Open Access Mini Review

Reclaiming Phosphorus from Wastewater Effluents including Renewable Biochar

Kalidas Mainali*

Biological System Engineering, WSU Pullman USA

Corresponding Author

Received Date: December 08, 2020;  Published Date: December 23, 2020


The use of renewable biochar for the recovery of phosphate has great potential for environmental and socio-economic benefits. The low cost, renewable agriculture and animal waste biochar can be used for beneficial application such as pollution remediation as an adsorbent, catalyst, soil fertility improvement etc.

Keywords: Biochar; Phosphate adsorption; Agriculture waste etc


Phosphates are essential nutrients for plants and other biological organisms. So far, this element is one of the fundamental building blocks which mainly constitute nucleic acids (DNA and RNA), complex carbohydrates and phospholipids [1]. In order to feed rapidly increasing human populations, more lands need to be cultivated and crop yields should be increased. For this purpose, we require P-based fertilizers which are going to replenish. Also, the global phosphate rock reserves are complicated and depleting. It is due to exploitation of environmentally and culturally areas where phosphates are found [2]. Therefore, recoveries of phosphates from environment is very important to concurrently reduce the negative impacts of eutrophication as well as helping to transform P from a limited source into a more renewable resource. Similarly, intensive concentrated animal feeding operations (CAFOs) system is currently an important part of agricultural economy. On the other hand, this kind of practice usually generates a great deal of wastewater, which mostly contain high concentration of phosphorous. If this wastewater is not treated reasonably, it can also facilitate mosquito breeding and the spread of bacteria in rural areas when it is exposed to air. Also, these kinds of increasing discharges from human industrial activities, mostly phosphorus pollution become global environmental problem. Even small amounts of phosphate on surface water can enhance algal blooms and cause eutrophication. In fact, eutrophication leads excess algae overgrowth, which can threat aquatic systems as well as human health. Eutrophication has serious economic impacts as the aesthetic and recreational qualities of the water bodies as well as industrial use. More serious impacts may also occur due to eutrophic conditions causing cyanobacteria species, some of them produce toxins that can cause harm to humans and domesticated animals. Once a lake has become eutrophic, it could take several years or more to remediate [3]. Regarding all these scenarios, eutrophication has been identified as a major threat that needs to be addressed as soon possible.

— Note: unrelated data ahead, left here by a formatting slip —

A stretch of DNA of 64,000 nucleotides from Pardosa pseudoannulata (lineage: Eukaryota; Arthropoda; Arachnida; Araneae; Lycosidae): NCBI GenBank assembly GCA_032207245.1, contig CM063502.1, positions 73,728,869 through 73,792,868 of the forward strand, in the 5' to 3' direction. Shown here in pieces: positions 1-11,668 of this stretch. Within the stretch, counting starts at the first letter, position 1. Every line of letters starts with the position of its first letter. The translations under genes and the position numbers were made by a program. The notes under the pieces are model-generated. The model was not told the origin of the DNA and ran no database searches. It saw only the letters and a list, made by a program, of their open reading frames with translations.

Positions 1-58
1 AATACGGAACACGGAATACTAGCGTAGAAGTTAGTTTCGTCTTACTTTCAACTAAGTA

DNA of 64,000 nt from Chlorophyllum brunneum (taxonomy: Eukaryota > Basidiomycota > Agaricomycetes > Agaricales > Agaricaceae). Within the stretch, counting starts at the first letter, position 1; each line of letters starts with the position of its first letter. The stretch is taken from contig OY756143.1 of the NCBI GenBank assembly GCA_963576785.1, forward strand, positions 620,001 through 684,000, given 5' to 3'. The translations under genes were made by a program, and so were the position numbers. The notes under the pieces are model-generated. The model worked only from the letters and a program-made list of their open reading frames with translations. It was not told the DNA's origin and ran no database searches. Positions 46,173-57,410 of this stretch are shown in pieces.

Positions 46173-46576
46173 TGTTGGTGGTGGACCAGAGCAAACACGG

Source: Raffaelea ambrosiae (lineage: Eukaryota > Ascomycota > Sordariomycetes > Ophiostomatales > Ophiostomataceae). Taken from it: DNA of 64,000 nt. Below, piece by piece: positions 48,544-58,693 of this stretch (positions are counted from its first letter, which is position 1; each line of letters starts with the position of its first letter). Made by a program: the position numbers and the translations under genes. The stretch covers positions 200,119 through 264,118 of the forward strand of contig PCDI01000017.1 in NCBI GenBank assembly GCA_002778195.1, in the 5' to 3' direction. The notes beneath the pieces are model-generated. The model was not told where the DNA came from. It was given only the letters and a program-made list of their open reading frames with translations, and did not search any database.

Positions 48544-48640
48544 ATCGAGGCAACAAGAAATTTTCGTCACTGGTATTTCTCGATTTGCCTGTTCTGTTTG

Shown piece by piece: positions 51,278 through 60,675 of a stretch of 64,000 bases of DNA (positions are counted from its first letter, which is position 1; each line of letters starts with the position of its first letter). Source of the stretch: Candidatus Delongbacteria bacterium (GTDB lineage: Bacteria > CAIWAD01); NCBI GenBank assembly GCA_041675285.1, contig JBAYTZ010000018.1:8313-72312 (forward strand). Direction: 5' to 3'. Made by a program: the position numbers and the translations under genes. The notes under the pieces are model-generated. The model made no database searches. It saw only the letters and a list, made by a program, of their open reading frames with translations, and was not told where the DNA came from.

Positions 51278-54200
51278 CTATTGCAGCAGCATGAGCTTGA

In the past, most studies were focused on powdered activated carbon (PACs) which can effectively remove organic micro pollutants from wastewater. However, PAC production is energy intensive, time consuming and expensive [4]. In literature, some studies have shown that biochars, which are solid products, generally produced from the thermochemical treatment are capable of adsorbing various species including phosphates. Bio-chars can be obtained from any waste biomass which mostly includes (saw dust, bagasse, corn stalks, tomato tissues, orange peels etc.) [5]. Recently, it was studied municipal waste biochar in wastewater treatment for nutrients recovery [6,7]. In these studies, the municipal waste biochar successfully used for nutrient recovery in the wastewater. This allows not only removal of potential pollutants in wastewater but also promoting sustainable agriculture through the use of nutrient enriched biochar in soil amendment. To improve the adsorption capacity of biochars in aqueous phase, nowadays several attempts have been conducted to synthesize engineered biochars with unique structures and surface chemistry properties [8]. In fact, engineered Mg-biochar nanocomposites with nano-sized magnesium oxides (Mg-O) reported higher adsorption capacity of phosphate in aqueous phase [9] studied chemically modified biochars for the phosphate recovery. The studies concluded that biochar phosphate intake capacities can be improved by chemical activation of biochars (post-treatment) and biomass (in-situ treatment) with metal salts, KOH and acids. However, the phosphate adsorption observed was minimal.